Living Columns & Blogs

Tips for making time for loved ones, combating homesickness

Dear Emily: My girlfriend has been after me to go on a date that’s “festive” but I feel like I have no time right now to plan something special as we are both stressed out in our careers. What is something that we could do together that is in the holiday spirit?

Dear Boyfriend: You always have time for your loved ones. If you feel that you do not, then you need to reevaluate your schedule and possibly your relationship.

This is what I suggest you do if you feel that you both are stressed in your career and pressed for time with pressure to execute a solid date: Choose and buy two heavy pumpkins. Bring those pumpkins home and cut open the top. Get your hands messy by pulling out all the pumpkins seeds. Wash the pumpkin seeds then lay them on a cookie tray with a ton salt and oil. Emphasize on a ton of salt. Put the pumpkin seeds in the oven. Have a snack.

Next, take your lovely girlfriend and your leftover pumpkins outside. Launch them into the air and let out loud grunts like you are Serena Williams in the U.S. Open. Enjoy smashing your pumpkins. Take all your energy, angst and stress out on that fat orange gourds.

Finally, take a breath. Relax a little bit. Sit down with your girlfriend and enjoy your pumpkin seeds with store bought apple cider.

Both of you deserve down time and that downtime should be spent together.

Moving forward, remember that you always have time if you create it. That there should be no excuse ever to not make an effort with your girlfriend because courtship still matters. Even though you are in a relationship that seems to be comfortable, the act of dating is constant. Never fall too comfortable in the relationships you have with the people you love the most.

Dear Emily: I’ve recently moved away from my family on my own. How do you keep from being homesick when you are so far away, especially as someone that is close to your loved ones?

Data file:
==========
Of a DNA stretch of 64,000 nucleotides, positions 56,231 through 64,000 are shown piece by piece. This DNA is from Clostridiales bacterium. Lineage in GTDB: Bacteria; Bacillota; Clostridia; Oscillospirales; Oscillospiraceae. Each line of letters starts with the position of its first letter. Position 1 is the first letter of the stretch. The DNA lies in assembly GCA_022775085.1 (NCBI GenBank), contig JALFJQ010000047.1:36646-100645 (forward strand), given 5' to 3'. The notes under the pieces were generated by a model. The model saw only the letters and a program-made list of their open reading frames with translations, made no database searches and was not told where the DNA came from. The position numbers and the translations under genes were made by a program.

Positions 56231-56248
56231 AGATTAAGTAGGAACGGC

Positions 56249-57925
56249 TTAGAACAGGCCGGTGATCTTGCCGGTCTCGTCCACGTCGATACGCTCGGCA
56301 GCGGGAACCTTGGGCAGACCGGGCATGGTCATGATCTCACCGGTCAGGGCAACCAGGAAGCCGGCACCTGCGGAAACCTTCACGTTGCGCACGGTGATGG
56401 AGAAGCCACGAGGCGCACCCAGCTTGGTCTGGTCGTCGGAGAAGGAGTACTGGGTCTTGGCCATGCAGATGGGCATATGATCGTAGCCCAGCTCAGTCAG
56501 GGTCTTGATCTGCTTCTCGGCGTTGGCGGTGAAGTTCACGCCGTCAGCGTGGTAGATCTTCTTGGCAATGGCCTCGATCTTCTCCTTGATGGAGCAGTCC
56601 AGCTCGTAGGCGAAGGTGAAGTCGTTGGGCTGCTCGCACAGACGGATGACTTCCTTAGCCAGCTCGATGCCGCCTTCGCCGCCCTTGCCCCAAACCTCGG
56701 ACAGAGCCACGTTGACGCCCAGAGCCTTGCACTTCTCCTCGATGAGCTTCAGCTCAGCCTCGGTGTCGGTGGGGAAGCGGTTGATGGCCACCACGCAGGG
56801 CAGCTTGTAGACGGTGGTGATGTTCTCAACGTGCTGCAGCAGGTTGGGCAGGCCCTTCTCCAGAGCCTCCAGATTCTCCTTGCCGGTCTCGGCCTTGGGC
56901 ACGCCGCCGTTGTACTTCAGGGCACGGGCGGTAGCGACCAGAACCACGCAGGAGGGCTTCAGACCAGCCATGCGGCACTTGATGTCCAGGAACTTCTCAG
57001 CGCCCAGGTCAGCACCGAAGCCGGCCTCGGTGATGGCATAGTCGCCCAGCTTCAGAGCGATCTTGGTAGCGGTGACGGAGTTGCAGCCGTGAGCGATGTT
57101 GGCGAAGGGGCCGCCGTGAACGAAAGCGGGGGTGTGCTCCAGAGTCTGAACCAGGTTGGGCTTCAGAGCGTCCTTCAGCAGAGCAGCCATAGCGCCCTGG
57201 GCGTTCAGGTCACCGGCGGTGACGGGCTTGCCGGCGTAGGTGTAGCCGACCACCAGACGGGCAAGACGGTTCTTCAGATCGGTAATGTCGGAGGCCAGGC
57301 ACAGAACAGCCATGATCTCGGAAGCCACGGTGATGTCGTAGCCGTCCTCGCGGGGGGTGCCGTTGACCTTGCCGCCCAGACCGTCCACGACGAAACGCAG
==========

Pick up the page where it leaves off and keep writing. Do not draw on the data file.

Dear Homesick: Ironically, a couple weeks ago I acknowledged I was homesick and I traveled back to Happy Valley to spend time with loved ones and spend time in a familiar place. Doing this I thought would cure my homesick aches. Surprisingly, this made it much more difficult. It made me miss home that much more. Going to your places of comfort or old ways is not always the way to ease you.

It’s OK if you have moments of missing home, but channel those feelings into positivity by sending your family and friends extra love whether it be a craft that you’ve done or a simple phone call and an update on your life.

I think it’s important to be present wherever you are. It’s easier said than done, but, I also like to think that home is wherever my feet are. Know that you can be your own home and that the world that you are building yourself and evolving in is just as good as your childhood bed or Mama’s home cooking.

Find comfort in the uncomfortable. It’s not easy being homesick but make an effort to find things that make you feel lighter. For me, it’s my books in bed or time with a friend in the park.

There is no simple recipe to cure being homesick. I want you to acknowledge all you are feeling but also know that you are doing it — you are off in the world accomplishing things and breathing. Breathing is a big deal. It’s an accomplishment. Be gentle and kind with yourself. Cry when you want to but be strong when you have to be. I want you to make sure that each breath you take your moving one step ahead of the other.

Emily Chertow is a Penn State graduate living in New York City who grew up in State College. Questions for her column can be sent to Information on who is asking them will be kept confidential.